There’s so much to say about true deconstruction – as purported and authored by Jacques Derrida and further expanded upon by John Caputo and Mark Taylor. Of course, way too much to give it all up here. And while this concept of deconstruction and all that is (im)possibly connected to it will show up regularly in my writing here, let me say a few things to introduce us further to deconstruction and give us hope in the (im)possibility of its promise (or not).
“Oui, Oui, Sic et non.”
So, a few things Derrida a la Caputo:
“Deconstruction is never merely negative; its desire is never satisfied with “no, no.” Deconstruction is thoroughly mistrustful of discourses that prohibit this and prohibit that, that weigh us down with debts and “don’ts.” Deconstruction is so deeply, and abidingly affirmative – of something new, of something coming – that it finally breaks out in a vast sweeping amen, a great oui, oui – à l’impossible, in a great burst of passion for the impossible.”
Meaning deconstruction is never solely apophatic – it is not exclusively defined by what it is not or even what it interrupts or disrupts. It is highly suspicious of all certainty, epistemology, and knowledge brands. Yet it is always ushering in all that is new, all that is coming – which is all that is impossible.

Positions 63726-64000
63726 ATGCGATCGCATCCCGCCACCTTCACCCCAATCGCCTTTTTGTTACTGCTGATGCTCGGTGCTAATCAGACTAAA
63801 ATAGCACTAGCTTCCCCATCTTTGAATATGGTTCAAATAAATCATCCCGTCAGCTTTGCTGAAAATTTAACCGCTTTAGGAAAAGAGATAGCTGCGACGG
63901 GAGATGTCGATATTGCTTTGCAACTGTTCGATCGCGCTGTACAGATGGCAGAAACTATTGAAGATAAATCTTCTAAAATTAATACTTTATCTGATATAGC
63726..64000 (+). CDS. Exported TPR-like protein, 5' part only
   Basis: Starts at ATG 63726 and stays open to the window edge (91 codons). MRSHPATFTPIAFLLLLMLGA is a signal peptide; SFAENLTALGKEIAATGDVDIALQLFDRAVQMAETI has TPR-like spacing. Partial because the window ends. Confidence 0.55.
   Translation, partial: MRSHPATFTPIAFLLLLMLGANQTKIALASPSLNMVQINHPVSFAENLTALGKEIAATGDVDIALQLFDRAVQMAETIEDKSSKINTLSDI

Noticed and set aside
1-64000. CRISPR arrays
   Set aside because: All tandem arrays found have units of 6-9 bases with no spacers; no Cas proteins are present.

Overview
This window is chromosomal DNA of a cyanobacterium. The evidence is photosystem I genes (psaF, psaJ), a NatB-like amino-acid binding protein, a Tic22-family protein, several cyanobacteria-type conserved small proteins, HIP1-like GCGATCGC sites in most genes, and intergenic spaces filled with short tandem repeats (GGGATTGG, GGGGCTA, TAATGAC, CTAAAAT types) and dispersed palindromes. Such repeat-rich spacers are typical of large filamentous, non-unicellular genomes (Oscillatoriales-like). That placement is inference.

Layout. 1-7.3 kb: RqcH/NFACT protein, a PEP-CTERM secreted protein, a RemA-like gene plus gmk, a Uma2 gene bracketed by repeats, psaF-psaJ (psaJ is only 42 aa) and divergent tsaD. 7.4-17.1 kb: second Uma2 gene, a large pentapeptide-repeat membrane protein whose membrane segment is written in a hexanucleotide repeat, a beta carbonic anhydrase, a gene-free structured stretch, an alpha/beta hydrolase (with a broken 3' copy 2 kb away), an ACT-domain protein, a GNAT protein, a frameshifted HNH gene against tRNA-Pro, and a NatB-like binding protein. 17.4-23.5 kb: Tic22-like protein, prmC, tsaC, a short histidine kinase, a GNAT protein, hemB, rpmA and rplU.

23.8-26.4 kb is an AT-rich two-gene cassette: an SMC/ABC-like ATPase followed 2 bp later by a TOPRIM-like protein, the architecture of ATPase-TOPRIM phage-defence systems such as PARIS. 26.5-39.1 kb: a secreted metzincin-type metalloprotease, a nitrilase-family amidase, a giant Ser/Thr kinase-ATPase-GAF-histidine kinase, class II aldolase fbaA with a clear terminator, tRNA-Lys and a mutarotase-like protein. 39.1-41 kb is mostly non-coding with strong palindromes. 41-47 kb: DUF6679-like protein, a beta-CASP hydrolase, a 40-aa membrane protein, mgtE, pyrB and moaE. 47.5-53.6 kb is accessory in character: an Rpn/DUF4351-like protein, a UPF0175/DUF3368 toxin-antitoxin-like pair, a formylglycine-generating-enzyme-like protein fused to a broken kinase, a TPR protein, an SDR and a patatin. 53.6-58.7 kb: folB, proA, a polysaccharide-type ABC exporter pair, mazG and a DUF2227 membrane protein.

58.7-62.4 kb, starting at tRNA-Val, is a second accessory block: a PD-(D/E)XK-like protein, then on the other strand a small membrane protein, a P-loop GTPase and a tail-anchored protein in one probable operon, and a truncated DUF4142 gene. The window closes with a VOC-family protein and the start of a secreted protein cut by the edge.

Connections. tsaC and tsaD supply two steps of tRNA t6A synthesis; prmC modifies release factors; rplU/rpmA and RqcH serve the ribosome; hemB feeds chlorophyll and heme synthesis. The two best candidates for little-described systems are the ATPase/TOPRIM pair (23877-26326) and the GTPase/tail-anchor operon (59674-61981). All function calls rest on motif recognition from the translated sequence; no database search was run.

It is a great risk to wager on the coming of the impossible. But it was Derrida’s wager – the true wager deconstruction asks us to make – the desire for the tout autre – the wholly other. And this goes past and far beyond anything the sliding scale may boast of.
Yet if we desire the wholly other, then “we do not know what we desire.” In fact, “We are all dreaming of an absolute surprise, pondering an absolute secret, all waiting for the tout autre to arrive.”
This is deconstruction – the coming of the waiting and the waiting of the coming of all that is wholly other, which of course, is all that is impossible. Possible has failed, failed utterly and miserably. So, now it is on to the impossible!
To close, Caputo writes, “the business of deconstruction is not to police theologians or anybody else… But to keep things open.” He continues, “deconstruction is not out to undo God or deny faith, or to mock science or make nonsense of literature…”
“Deconstruction is rather the thought, if it is a thought, of an absolute heterogeneity that unsettles all the assurances of the same within which we comfortably ensconce ourselves.”
So, the question then becomes, for me at least, are we brave enough for actual, true deconstruction? Are we courageous enough to approach the coming of the impossible with an openness that will “unsettle all the assurances” of all that we have ever known, surrounded ourselves with, and believed in?
This is the deconstruction wager.
One that is not accepted lightly, and one we find chooses us as much as we think we choose it.
Are you ready to take the wager?
Are you ready to leave the sliding scale in your dust?
Because it is ready when you are.
That’s all for now.
 John Caputo, The Prayers and Tears of Jacques Derrida: Religion Without Religion. (Indianapolis: Indiana University Press, 1997) 3.
 Ibid, 5.
 Ibid, 5.